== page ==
Category Archives: Reviews

Review: Arrival 2016

2017 Arrival Poster*Spoilers Alert*

First off, I’d like any film that nudges viewers toward thinking about language and its effects on events, the environment, and relationships past, present, and future. Arrival’s got “events” and “relationships” covered, and, by extension, “environment”, so I like it. *SOAP BOX ALERT*  Lackadaisical attitudes toward language are common. Many folks don’t think about language much at all, despite how, when threatened, they quickly move to weaponize it when they feel threatened. Moreover, since a meaningful percentage of the population gets its information from movies and other media rather than peer-reviewed scholarly articles on language and linguistics, I’m good with casting language in a leading role in a semi-popular film. *END SOAP BOX BLURB*

We also have funny ideas about language, including that it impedes real communication. Charles Taylor discusses one angle of such thinking in The Language Animal, the theory that, ideally, language should just name things in the world with constraints on usage to enable precise communication—no funny business like metaphor, symbol, etc., which some literalists believe renders discourse into Keystone Kops ineptness.

For a taste of Keystone Kops, go here.

Taylor makes a good case that this idea of language still influences beliefs about human powers of articulation (unduly, he says). Arrival may in fact put the “language as precision tool” concept to work, since very few nods to metaphor’s powers of transport occur in the movie. It would be nice if the black-and-white nature of instrumental language could have been expanded a little, but that’s probably asking too much. Many people know language mainly as a tool for getting done what they want, even as they complain about its exactness.  In blame-the-messenger fashion (including in language Global Mall Facebook), laments abound over how language fails to live up to expectations then betrays us; ergo, it’s faulty.

But to the movie. Arrival is a cryptic thing on several levels, including its

Continue reading Review: Arrival 2016

Review: The Origin of Consciousness in the Breakdown of the Bicameral Mind by Julian Jaynes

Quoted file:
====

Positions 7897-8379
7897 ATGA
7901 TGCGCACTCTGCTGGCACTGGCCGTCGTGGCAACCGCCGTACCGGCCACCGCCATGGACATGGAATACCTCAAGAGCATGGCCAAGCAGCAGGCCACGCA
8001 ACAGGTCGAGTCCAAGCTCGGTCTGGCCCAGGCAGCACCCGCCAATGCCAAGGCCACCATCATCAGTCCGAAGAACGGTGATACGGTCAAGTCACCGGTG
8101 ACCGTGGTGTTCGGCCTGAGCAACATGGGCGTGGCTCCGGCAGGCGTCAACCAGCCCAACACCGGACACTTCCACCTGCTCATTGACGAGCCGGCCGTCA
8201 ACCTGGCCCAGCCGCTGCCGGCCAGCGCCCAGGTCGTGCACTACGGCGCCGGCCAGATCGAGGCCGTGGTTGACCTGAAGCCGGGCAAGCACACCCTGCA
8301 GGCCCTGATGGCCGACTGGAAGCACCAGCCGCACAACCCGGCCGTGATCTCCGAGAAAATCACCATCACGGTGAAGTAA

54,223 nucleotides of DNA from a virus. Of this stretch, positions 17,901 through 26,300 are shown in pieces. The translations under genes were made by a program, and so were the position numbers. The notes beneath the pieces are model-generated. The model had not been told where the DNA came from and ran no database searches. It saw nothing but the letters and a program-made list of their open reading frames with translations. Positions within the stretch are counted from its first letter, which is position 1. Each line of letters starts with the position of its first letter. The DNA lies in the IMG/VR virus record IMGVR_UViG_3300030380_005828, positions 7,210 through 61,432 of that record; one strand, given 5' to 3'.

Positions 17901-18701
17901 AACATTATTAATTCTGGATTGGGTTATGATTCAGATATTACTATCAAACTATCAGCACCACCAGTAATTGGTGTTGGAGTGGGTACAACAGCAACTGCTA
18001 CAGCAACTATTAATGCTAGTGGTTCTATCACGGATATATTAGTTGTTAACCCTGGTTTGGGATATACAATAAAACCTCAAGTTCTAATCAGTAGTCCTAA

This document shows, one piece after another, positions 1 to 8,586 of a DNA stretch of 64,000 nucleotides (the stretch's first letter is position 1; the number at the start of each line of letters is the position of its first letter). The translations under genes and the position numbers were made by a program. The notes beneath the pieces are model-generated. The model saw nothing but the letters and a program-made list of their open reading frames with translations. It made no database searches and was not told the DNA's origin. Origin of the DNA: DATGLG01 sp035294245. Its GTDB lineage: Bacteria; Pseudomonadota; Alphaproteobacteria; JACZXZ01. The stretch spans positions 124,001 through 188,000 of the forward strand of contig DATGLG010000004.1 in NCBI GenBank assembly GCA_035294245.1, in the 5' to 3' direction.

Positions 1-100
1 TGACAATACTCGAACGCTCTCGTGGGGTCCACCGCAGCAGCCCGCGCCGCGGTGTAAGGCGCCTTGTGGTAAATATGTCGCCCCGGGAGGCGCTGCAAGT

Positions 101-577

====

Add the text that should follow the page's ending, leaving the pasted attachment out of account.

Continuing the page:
Cover of Origins of Consciousness in the Breakdown of the Bicameral Mind

As I mentioned in my Facebook posts about the book, The Origin of Consciousness in the Breakdown of the Bicameral Mind (published in 1976) is a wild ride, not at all for everyone. It could especially prove problematic for those espousing religious belief. Or, indeed, belief in the veracity of science. Or in any kind of certainty at all. Furthermore, at times, Origin goes speculative to what for some will be intolerable degrees, and Jaynes’s writing style can turn florid and irritating. I was in it for the idea that the human brain and the consciousness it houses have changed radically since early periods of civilization, an idea that bravely contradicts common belief that human consciousness bloomed suddenly full-flowered upon early man. Continue reading Review: The Origin of Consciousness in the Breakdown of the Bicameral Mind by Julian Jaynes

Patricia reviews Adam’s Tongue by Derek Bickerton, Part Two

Part One here.

This is a GREEN LANGUAGE post.

Adam's Tongue cover1

New kid on the block niche construction course-corrects the previous scientific proposition that evolution is a one-way road: “Adaptation is always asymmetrical; organisms adapt to their environment, never vice versa” (Bickerton quoting George Williams, p. 92).  The niche construction light switched on for Bickerton when he attended a conference where niche construction theory co-founder John Odling-Smee spoke on the idea. An avowed skeptic of “new theories,”  Bickerton became a quick convert, snapping up niche construction and building it into his developing theories of language evolution. Here, in Bickerton’s words, is the gist of niche construction theory:

…animals themselves modify the environments they live in, and … these modified environments, in turn, select for further genetic variation in the animal. So a feedback process begins, a two-way street in which the animal is developing the niche and the niche is developing the animal, until you get the lock-and-key fit between animal and niche … (99) Continue reading Patricia reviews Adam’s Tongue by Derek Bickerton, Part Two